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Pitching, hitting yet to work harmoniously

Pitching, hitting yet to work harmoniously

Pitching, hitting yet to work harmoniously
DENVER -- The Rockies' 2-4 road trip to Miami and Cincinnati was a festival of frustration for an offense that kept racing out to leads or scoring runs, only to have pitchers give runs away faster. The season is becoming a test for hitters and pitchers. Can hitters keep from imploding out of frustration? Can pitchers improve before hitter frustration becomes inevitable?

"You can slice it and dice it any way you want to, but we very easily could have won five out of six games," Rockies manager Jim Tracy said. "We averaged close to six runs a game offensively, we've got our 3-4 combination starting to fire collectively, which only enhances our offense. And you have the Heltons and Cuddyers, and [rookie third baseman Jordan] Pacheco has done a nice job. The bullpen has done a very credible job over the last week to 10 days.

"We need to be more consistent from a starting pitching standpoint. It's that simple."

A handful of times this season, the pitchers excelled when the offense struggled. But this time, the offense left little reason to quarrel.

Carlos Gonzalez went 7-for-25 (.280) and finished the trip with a two-homer game Sunday -- when the Rockies went deep five times and lost, 7-5, to the Reds. Cleanup hitter Troy Tulowitzki was 9-for-24 (.375) with three homers and nine RBIs. Todd Helton, struggling before leaving town, hit .313, and Michael Cuddyer hit .333 after slumping during the last homestand.

"There's no reason why it shouldn't continue," Tulowitzki said. "You look up and down the lineup and we have proven guys, and some young guys swinging the bats well. You can go through spurts here and there where you're not swinging as well as others, but, for the most part, we should be pretty productive.

"What we were saying in the dugout was, 'We gave up some, answer back. We're going to have to win it with our bats today.' Pitchers know they're not doing the greatest. Hopefully, they'll figure it out. When they do, we'll be a lot better."

In past years, the team has surged when Tulowitzki and Gonzalez surged. This year is different. There is no ace pitcher. The rotation consists of inexperience, with a couple of workmanlike veterans in Jeremy Guthrie and Jamie Moyer, who haven't been consistently effective. Jhoulys Chacin trying to pitch through injury for five starts then going onto the disabled list didn't help.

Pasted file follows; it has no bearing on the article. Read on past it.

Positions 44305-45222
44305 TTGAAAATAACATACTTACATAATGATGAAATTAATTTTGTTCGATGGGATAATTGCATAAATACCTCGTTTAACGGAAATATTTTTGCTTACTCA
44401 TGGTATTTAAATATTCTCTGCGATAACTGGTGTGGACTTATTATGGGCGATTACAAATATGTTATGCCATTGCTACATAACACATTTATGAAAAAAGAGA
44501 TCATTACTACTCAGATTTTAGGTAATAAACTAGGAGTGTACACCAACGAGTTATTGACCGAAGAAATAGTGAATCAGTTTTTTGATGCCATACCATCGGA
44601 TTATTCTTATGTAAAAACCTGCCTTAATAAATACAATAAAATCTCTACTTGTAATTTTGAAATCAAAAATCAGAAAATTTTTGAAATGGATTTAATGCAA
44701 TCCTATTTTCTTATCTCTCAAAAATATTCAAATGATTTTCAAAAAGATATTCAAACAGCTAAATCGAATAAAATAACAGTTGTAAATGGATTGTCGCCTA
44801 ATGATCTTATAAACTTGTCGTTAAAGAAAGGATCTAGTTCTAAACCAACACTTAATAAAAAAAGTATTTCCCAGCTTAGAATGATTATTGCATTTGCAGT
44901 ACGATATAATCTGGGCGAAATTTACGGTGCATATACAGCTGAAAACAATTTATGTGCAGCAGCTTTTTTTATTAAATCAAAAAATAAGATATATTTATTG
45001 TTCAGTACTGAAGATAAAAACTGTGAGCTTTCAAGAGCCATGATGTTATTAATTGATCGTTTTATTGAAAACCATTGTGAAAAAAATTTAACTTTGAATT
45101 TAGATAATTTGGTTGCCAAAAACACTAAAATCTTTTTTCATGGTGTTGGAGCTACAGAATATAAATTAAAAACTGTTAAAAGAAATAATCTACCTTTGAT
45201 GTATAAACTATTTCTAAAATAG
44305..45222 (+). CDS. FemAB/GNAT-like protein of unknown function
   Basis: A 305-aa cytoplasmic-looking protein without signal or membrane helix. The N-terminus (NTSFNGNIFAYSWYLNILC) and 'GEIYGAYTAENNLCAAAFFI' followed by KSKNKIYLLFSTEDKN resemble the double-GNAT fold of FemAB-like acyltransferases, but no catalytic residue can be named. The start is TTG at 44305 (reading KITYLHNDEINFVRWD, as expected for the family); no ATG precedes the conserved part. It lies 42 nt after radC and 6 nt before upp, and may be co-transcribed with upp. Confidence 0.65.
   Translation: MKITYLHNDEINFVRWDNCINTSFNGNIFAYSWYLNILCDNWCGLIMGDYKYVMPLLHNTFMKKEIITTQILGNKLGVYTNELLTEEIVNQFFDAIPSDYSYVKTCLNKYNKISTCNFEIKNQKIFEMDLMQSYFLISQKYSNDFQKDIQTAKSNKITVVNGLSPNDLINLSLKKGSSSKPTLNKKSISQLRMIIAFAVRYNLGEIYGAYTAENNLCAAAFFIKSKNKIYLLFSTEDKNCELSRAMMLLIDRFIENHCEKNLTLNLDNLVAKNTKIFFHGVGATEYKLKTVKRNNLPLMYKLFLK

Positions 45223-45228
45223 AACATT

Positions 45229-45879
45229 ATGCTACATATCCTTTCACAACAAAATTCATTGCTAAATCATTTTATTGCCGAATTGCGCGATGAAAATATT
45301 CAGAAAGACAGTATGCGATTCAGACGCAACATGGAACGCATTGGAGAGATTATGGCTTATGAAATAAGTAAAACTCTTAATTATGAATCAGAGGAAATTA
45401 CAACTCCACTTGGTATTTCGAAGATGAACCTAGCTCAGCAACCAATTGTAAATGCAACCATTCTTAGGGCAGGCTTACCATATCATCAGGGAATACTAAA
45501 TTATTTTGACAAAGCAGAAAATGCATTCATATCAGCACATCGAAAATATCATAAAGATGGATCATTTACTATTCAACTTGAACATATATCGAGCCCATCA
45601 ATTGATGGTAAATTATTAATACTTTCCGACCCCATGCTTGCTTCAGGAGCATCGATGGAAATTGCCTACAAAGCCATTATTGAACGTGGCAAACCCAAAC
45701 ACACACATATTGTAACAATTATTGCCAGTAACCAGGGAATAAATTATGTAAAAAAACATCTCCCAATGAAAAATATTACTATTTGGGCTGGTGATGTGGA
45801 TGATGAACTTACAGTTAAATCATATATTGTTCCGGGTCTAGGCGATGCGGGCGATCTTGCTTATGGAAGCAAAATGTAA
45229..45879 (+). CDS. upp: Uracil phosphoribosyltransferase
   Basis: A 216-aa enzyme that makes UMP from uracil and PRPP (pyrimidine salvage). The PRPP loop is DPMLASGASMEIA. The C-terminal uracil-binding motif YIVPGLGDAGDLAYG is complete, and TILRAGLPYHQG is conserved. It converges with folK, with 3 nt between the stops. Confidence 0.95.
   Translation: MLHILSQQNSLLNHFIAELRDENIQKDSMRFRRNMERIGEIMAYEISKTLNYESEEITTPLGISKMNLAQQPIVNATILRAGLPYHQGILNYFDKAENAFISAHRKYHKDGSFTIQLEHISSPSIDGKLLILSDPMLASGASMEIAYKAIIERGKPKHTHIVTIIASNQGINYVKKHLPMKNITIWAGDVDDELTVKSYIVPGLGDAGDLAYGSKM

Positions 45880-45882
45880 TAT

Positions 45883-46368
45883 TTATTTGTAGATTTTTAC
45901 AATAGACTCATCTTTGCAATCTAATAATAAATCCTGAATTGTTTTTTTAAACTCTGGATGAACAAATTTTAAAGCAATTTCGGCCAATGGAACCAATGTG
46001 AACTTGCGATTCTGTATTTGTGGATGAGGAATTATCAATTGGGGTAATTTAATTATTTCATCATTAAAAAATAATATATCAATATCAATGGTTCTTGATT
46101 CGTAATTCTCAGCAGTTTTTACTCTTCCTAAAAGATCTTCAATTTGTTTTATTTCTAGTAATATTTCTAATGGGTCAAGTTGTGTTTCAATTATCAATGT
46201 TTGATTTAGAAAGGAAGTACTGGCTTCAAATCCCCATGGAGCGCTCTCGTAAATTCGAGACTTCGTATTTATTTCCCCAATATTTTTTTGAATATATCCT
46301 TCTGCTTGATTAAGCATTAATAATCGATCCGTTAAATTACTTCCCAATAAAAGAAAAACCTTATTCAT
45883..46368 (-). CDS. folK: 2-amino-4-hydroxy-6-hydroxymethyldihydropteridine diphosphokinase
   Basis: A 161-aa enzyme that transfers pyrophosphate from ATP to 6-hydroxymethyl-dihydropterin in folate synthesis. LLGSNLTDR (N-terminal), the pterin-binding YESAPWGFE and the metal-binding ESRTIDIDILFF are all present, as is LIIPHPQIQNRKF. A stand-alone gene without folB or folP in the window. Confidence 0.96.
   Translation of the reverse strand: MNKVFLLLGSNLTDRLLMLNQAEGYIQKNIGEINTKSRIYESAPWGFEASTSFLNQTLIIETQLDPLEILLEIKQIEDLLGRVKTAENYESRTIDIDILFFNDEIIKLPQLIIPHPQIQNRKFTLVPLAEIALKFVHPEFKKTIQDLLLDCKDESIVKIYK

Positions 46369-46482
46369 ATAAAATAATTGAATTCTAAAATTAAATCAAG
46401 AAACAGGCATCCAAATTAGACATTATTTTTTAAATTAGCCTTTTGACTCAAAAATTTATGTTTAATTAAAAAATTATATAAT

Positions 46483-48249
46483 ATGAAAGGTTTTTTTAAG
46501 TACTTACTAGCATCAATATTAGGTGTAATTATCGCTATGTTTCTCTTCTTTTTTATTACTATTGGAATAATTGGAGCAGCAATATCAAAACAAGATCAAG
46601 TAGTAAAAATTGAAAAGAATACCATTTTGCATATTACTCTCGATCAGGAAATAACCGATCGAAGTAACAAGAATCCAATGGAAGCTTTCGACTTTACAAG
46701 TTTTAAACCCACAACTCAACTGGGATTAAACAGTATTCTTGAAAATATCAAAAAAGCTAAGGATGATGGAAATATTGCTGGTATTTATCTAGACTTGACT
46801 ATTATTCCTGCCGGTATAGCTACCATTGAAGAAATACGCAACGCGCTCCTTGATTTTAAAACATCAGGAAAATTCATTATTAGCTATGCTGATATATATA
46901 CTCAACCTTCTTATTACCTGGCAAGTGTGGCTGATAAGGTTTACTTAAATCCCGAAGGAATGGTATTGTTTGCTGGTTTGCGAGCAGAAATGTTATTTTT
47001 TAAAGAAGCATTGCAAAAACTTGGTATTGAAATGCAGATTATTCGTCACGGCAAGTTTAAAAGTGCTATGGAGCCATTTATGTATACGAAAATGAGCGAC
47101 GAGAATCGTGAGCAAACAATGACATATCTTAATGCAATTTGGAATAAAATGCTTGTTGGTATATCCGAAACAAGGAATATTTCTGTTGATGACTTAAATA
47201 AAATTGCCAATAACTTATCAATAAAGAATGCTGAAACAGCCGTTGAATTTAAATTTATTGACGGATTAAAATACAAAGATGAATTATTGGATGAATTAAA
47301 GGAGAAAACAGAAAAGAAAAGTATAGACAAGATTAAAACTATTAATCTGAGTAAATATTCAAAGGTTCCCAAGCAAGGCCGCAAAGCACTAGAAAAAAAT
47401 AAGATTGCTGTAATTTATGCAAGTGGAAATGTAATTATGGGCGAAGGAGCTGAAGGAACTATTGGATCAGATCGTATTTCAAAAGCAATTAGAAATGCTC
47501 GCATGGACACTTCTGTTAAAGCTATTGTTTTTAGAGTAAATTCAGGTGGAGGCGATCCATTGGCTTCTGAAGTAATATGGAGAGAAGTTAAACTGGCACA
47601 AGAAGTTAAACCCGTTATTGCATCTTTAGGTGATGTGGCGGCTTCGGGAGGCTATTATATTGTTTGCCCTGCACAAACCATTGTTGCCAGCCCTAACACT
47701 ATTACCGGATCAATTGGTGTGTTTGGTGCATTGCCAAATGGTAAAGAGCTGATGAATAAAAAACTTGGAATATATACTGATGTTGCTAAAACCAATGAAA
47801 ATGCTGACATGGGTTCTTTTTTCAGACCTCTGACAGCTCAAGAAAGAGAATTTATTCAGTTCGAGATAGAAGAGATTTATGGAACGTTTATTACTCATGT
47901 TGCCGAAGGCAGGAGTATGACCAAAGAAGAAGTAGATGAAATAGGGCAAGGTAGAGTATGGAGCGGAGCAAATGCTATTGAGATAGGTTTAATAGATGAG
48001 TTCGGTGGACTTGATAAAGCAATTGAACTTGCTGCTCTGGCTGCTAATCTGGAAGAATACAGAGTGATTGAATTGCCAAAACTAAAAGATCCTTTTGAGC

Gonzalez admitted it's frustrating, but he knew difficulties were possible.

"To wait is hard, because you want to win bad every single day, but you also understand that this game is not easy," Gonzalez said. "Even good players struggle. Look at how long it took Albert Pujols to make adjustments in the American League [with the Angels], playing in a new stadium, new fans, new pitchers. That's how everybody feels the first day in the big leagues.

"If you want to be successful, you have to make the adjustments. And for me, as a teammate, I have to be patient and feel they're going to find their way."

If frustration hasn't eaten the team from inside out, the players hear fan dissatisfaction in Denver, with fans booing and calling for replacements of key decision makers.

"It's tough to hear, anytime you come to your home ballpark, hearing this many boos, a lot of people in the paper talking about your teammates and people in the organization," Tulowitzki said. "It does touch you a little bit, but it's part of the business. We're trying to turn some of those boos into cheers. Hopefully, we can do that here.

"That's been the toughest part for me. On the road, guys are at ease because the fans are going to be against you anyway. We kind of expect it. Here, it's kind of a shock."

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